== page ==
From the Greek, schisma, meaning to tear, shism is an intentional separation from the body.  The New Testament records the apparent tendency of some believers to focus on particular theological sticking-points and isolate those issues as the issue — in turn, establishing that those who disagree with them are the false believers.  That’s why there’s no biblical distinction between schism and heresy.  The Greek verb ‘aireomai (from ‘airesis, heresy) means to choose or to prefer, a tendency in theology, according to Karl Rahner, of taking “a truth out of the organic whole which is the faith and, because [one] looks at it in isolation, [one] misunderstands it.”  There is no right theology without right relationship or, in hip seminary-speak, no such thing as orthodoxy without orthopraxis.  That so-called ‘false brethren’ were separating themselves from the body and setting up churches and interpretations of their own in early Christianity seemed an established fact (Acts 20:30, Col. 2:18), and Jesus himself predicted that that would happen (Mark 13:6, Matthew 24:39).  Moreover, the vast majority of New Testament literature is concerned with community formation and ensuring that churches stay together, no matter what, and only when significant brokeness is at hand and the offender is unrepentant shall the bonds of fidelity be severed.  This is a constant theme in the letters of Paul, whose own ministry was constantly undermined by those who came in after he left and un-did what he worked so hard to build, and the Gospel of Matthew, in particular; see Matthew’s entire 18th chapter about community norms and, with specific reference to a process by which offenders should be heard and tried, Mt. 18:15-20.

Outside of the New Testament, the technical term, schism, first emerges in Irenaeus’ c.180 CE polemic, Adversus Haereses, written against the popular gnostic heresy.  “Schism” shows up in book IV, chapter 33.7, and yet that entire chapter is a case-in-point of this larger issue — namely, that relationship with the whole body, no matter whether you may disagree about particular points of interpretation, is an essential ingredient to right belief.  Needing a better editor, the chapter is entitled: “Whosoever confesses that one God is the author of both testaments, and diligently reads the scriptures in company with the presbyters of the church, is a true spiritual disciple; and he will rightly understand and interpret all that the prophets have declared respecting Christ and the liberty of the New Testament.”  Section 7 continues: “[The true spiritual disciple] shall also judge those who give rise to schisms, who are destitute of the love of God, and who look to their own special advantage rather than to the unity of the Church; and who for trifling reasons, or any kind of reason which occurs to them, cut in pieces and divide the great and glorious body of Christ, and so far as in them lies, [positively] destroy it, — men who prate of preace while they give rise to war, and do in truth strain out a gnat, but swallow a camel.  For no reformation of so great importance can be effected by them, as will compensate for the mischief arising from their schism.”

Although some will argue, today, that schism and heresy are two quite different things — heresy having to do with issues of doctrine and schism having to do with relationships — that distinction is nowhere found in early Christian literature.  Further, I’m not certain how that distinction can be maintained with theological integrity, even today.  In the modern era, we’ve seen the Roman Church try to do so with a certain, um, clunky-ness.  The Vatican II document on ecumenism, Unitatis Redintegratio, offered a well-intentioned olive branch to the Eastern churches and Anglican Communion, trying to straddle a fine line between welcoming them, even accepting them, but not accepting that they are fully members: “For men who believe in Christ and have been properly baptized are put in some, though imperfect, communion with the Catholic Church. Justified by faith in Baptism, [they] are incorporated into Christ; they therefore have a right to be called Christians, and with good reason are accepted as brothers by the children of the Catholic Church.”  In this painstaking attempt to distinguish between heresy and schism, I have to say I’m even more confused about my standing in their eyes: I suppose I’m one of their brothers, though an imperfect one.  (Once, I flippantly said to a member of the Roman church, “I guess to you all we’re a bunch of heretics,” to which he replied: “No, you’re just schismatics.”  Honestly, I don’t know which one is worse and neither ‘welcome’ is better.)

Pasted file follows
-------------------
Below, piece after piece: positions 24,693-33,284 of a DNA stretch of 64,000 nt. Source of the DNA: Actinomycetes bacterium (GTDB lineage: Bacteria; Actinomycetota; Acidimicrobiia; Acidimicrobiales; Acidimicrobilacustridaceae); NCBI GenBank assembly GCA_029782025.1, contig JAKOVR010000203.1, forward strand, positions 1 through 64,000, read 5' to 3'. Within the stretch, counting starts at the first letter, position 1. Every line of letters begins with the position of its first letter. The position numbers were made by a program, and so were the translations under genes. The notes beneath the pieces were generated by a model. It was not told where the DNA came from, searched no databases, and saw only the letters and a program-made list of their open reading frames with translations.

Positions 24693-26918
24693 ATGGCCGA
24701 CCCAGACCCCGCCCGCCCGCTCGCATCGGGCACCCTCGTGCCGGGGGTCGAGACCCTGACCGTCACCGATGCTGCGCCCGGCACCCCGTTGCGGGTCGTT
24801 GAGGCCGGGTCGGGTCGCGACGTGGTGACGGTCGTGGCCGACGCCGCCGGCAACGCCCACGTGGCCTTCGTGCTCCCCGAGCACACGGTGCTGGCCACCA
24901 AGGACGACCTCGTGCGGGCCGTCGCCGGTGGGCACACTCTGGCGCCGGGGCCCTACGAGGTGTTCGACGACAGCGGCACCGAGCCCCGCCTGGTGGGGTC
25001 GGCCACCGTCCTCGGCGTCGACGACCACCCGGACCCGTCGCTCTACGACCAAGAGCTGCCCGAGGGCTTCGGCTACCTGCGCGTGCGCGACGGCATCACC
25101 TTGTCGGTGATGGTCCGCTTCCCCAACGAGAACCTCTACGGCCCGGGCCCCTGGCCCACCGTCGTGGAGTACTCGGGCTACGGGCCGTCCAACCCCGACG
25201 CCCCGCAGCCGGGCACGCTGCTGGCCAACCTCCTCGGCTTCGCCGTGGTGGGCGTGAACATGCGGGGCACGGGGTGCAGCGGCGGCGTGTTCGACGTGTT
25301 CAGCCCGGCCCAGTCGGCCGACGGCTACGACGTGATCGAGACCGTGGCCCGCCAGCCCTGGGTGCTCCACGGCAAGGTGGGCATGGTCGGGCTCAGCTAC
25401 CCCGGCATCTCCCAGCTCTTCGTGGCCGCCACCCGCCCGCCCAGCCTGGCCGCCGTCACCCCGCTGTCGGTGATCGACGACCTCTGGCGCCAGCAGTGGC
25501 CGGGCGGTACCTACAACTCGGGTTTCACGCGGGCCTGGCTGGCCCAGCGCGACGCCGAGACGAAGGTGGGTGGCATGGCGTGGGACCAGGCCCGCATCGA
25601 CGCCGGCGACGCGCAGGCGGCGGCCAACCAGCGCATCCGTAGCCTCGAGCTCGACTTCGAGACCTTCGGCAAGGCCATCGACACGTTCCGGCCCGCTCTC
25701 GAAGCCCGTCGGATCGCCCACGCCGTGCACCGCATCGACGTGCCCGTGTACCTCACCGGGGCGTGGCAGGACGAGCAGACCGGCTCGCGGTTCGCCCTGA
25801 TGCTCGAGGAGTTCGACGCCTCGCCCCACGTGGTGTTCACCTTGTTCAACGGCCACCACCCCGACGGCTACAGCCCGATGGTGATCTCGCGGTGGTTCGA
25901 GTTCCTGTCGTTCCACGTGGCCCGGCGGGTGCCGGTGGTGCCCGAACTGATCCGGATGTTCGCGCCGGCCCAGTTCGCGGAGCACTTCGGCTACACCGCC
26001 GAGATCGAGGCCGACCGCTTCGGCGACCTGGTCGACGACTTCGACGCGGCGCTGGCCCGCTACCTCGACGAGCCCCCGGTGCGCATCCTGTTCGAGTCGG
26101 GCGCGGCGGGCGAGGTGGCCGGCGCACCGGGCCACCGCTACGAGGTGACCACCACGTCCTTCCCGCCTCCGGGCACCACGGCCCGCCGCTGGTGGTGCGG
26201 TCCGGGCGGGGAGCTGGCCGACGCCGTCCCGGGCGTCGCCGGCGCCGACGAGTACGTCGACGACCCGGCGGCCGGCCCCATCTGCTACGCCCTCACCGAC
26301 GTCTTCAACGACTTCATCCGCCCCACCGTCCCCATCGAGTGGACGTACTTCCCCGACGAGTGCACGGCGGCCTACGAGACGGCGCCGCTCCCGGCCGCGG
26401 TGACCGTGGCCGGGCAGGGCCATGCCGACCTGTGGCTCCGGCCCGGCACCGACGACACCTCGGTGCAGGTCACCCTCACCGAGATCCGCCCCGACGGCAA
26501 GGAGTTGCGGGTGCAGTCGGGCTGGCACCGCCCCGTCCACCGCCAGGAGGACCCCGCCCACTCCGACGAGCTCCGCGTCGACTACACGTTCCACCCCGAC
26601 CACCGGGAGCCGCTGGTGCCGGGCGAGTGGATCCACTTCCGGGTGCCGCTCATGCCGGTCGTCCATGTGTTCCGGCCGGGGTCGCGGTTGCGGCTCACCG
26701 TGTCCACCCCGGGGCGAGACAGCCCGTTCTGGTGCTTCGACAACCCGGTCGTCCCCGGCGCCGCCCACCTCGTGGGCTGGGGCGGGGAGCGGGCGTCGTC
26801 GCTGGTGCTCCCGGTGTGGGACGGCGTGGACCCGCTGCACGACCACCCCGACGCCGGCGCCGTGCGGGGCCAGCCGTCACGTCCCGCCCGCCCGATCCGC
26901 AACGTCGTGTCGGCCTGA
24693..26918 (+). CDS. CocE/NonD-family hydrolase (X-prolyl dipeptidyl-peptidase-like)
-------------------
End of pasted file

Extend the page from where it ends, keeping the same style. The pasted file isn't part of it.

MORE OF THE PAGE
The irony in this, for some, is that I, an Episcopal priest and, therefore, schismatic, am writing about the sin of schism.  But my own faith journey led me to accept my Protestant heritage and yet seek Communion in apostolic, catholic Christianity.  For me, it was the Episcopal Church which helped me find a voice and a home in the one, holy, catholic, and apostolic church.  It could’ve been the Roman Church, I suppose, but in the course of my desire to connect my life to an apostolic, catholic body the real issue I confronted was what issues I wanted to struggle with over the course of my life and ministry.  As a Roman Catholic, I suppose, I would struggle with issues of theological exclusion and doctrinal uniformity.  As an Episcopalian, I would struggle with conflicts caused by being too inclusive and, sometimes, doctrinal sloppy-ness.

It really comes down to which issues one wants to struggle with because there is, simply, no one perfect church.  Again, Dean Dedmon of Peoria’s St. Paul’s Cathedral, said it well: ‘Those who seek moral superiority and doctrinal perfection, like the Pharisees, are going to be deeply disappointed because they are not available to us sinners.”  All churches, as all communities of ordinary people, are the places where we work out our relationship with God in Christ by striving for charity and clarity in our relationships with one another and our own self.  Failing to do so and breaking relationships — becoming a schismatic by willful choice — is, then, now and has always been a sad state and, I’d say, a sin.